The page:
After a long negotiation, Corbetti Geothermal and the Ethiopian Electric Power signed a conditional power purchasing agreement in July 2015 during former US president Barack Obama visit to Ethiopia. The company agreed to build the geothermal power plant and sell electric power for 7.53 US cents per KWh for the Ethiopian national grid.
Mekurai said since it was the first Power Purchasing Agreement (PPA) the Ethiopian Electric Power did not have the technical capability to negotiate with the international energy firm that came up with legal experts who have wealth of experience in similar power deals. Thus, EEP hired international legal consulting firm with a grant secured from the African Development Bank.
Corbetti Geothermal was waiting to sign the implementation agreement and proceed with the investment project. But the negotiation got into a stalemate when the Ethiopian Parliament enacted a new geothermal development law.
“We started the negotiation three years ago and signed the “Heads of Terms” when the country did not have a geothermal development law,” said Mekuria. After looking at the geothermal proclamation, the Ethiopian Council of Ministers instructed MoWIE to reconcile the agreement with the new geothermal law. That was when the problem occurred.
Mekuria said they identified eight points that contradicts with the new geothermal law. The new geothermal law limits the concession area for geothermal development to 200 hectares of land while Corbetti Geothermal’s license area covers 700 hectares of land. “With 200 hectares of land they can generate only 100 MW. But Corbetti targets to generate 500 MW.”
Tax issue was another bone of contention. Initially RG secured the exploration license from the then Ministry of Mines which used to administer the geothermal sector. Back then the mining law levied 25 percent profit tax on geothermal energy generation. But later on, the geothermal sector was transferred to MoWIE that levies 30 percent tax on geothermal development.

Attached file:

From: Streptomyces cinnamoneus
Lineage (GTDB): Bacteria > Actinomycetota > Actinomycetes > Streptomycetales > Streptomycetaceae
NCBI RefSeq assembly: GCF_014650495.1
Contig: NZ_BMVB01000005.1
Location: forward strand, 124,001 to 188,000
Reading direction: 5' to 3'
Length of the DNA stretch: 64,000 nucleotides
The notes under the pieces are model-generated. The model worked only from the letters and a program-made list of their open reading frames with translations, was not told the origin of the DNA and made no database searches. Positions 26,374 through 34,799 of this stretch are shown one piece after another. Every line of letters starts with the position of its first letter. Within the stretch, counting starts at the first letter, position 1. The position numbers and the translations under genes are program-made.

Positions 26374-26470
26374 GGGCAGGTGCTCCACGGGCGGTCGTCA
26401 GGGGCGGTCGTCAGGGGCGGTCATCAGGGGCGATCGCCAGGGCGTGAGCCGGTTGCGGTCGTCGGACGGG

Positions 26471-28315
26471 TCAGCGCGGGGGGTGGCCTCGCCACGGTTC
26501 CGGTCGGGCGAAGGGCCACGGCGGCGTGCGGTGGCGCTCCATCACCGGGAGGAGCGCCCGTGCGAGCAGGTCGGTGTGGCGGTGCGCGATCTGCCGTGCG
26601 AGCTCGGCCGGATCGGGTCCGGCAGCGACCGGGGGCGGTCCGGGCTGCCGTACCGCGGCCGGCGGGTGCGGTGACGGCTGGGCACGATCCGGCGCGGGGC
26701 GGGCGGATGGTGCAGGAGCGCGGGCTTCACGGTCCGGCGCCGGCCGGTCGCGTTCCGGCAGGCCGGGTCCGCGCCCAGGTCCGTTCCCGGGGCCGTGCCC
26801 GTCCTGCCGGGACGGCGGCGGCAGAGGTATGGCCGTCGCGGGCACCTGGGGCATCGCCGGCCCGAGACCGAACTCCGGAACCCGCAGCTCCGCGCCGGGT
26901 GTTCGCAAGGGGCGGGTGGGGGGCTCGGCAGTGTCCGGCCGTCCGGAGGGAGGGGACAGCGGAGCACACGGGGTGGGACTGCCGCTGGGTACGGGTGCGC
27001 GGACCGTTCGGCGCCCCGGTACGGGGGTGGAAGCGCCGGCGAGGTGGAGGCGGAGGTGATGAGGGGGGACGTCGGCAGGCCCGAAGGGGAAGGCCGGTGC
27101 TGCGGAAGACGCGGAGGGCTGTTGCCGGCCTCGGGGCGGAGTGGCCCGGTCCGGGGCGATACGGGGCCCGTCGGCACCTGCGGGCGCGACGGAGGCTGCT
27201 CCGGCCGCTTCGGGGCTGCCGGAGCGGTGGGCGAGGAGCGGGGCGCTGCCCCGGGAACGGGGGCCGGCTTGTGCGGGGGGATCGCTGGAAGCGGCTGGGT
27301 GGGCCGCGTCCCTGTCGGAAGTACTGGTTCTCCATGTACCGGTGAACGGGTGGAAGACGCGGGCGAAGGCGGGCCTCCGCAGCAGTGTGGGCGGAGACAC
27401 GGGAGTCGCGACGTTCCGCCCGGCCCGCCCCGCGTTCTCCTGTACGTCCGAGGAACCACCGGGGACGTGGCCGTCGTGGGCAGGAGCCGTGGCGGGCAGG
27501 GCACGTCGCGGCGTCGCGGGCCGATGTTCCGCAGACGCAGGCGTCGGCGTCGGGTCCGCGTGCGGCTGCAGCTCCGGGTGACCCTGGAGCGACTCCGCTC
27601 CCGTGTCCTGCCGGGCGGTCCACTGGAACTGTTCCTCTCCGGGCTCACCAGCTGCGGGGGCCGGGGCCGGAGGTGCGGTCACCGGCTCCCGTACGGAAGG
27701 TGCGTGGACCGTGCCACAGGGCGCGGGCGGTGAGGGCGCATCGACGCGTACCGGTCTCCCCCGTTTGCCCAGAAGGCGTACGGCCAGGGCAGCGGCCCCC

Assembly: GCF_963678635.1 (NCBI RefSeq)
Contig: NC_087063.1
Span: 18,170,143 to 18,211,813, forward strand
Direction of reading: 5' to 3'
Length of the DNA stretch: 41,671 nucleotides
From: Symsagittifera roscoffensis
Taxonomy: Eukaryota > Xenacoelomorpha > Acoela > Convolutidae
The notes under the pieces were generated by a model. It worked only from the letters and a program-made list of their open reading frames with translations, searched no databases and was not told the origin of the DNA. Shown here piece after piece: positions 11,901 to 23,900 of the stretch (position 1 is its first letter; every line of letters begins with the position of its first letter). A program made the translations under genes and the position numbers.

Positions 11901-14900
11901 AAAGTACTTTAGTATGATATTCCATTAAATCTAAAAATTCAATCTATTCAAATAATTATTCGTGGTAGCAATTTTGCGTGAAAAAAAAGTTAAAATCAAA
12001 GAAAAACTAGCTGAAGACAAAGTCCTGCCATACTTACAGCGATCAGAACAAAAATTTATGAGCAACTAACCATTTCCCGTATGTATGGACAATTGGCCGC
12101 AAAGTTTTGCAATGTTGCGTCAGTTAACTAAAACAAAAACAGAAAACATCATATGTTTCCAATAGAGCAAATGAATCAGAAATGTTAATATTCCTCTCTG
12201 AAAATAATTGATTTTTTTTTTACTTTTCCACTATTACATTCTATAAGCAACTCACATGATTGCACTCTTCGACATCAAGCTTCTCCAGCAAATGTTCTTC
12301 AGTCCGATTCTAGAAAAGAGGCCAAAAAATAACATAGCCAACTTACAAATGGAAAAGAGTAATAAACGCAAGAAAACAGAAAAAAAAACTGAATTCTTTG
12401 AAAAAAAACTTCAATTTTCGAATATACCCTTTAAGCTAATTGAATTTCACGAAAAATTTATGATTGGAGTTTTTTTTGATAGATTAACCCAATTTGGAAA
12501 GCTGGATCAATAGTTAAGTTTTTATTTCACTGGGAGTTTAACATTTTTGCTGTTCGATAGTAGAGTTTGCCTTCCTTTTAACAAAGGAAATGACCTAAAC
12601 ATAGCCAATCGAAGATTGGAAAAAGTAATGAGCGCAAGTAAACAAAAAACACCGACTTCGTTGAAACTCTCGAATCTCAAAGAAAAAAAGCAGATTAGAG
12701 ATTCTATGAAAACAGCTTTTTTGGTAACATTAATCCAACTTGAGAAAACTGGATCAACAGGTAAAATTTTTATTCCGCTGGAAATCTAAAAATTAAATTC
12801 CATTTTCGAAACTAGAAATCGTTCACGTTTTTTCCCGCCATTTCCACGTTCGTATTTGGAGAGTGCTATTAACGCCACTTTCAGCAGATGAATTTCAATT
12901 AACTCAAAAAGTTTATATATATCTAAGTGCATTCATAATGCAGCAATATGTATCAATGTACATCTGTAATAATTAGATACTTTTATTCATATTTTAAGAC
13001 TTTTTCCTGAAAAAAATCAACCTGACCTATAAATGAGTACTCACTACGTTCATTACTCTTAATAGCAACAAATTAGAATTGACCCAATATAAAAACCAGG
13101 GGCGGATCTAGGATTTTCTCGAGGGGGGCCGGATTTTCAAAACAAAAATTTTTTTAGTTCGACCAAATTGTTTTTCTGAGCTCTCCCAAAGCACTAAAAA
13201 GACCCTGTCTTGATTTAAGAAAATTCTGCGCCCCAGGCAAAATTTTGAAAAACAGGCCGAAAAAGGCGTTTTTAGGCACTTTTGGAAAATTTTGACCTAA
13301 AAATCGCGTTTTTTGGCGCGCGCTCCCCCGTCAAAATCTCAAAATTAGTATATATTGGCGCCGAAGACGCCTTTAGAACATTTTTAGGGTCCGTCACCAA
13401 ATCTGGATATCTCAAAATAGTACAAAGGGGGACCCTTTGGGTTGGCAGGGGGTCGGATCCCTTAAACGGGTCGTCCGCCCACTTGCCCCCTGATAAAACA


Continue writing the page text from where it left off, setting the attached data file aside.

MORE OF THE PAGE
The “Heads of Terms” was signed on build own and operate basis while the new geothermal law stipulates that the developer will operate the power plant for 25 years and will transfer the plant to the Ethiopian government. “We had to change that to build, operate and transfer basis. We really pushed the company hard to accept these points,” Mekuria told The Reporter.
Mekuria said Corbetti Geothermal demanded the government to consider two percent cost escalation on the investment project since 2014. “The Ethiopian government refused that and agreed to consider the cost escalation beginning 2016. All these points had to be dealt with. It was a tough negotiation and it took a long time. They accepted most of our proposals and we conceded to some of their demands.”
State minister of the MoWIE, Wondimu Tekle, told stated that one of the disagreements was on the ownership of the natural resources that may be discovered during drilling the geothermal wells. Wondimu said Corbetti Geothermal claims that it is entitled to make use of any mineral resource that could be discovered during drilling the geothermal wells while the government has a firm stance that any associated mineral belongs to the state. “Gold or petroleum could be discovered and that should be owned by the government. That was one of our differences. But finally the company accepted our position.”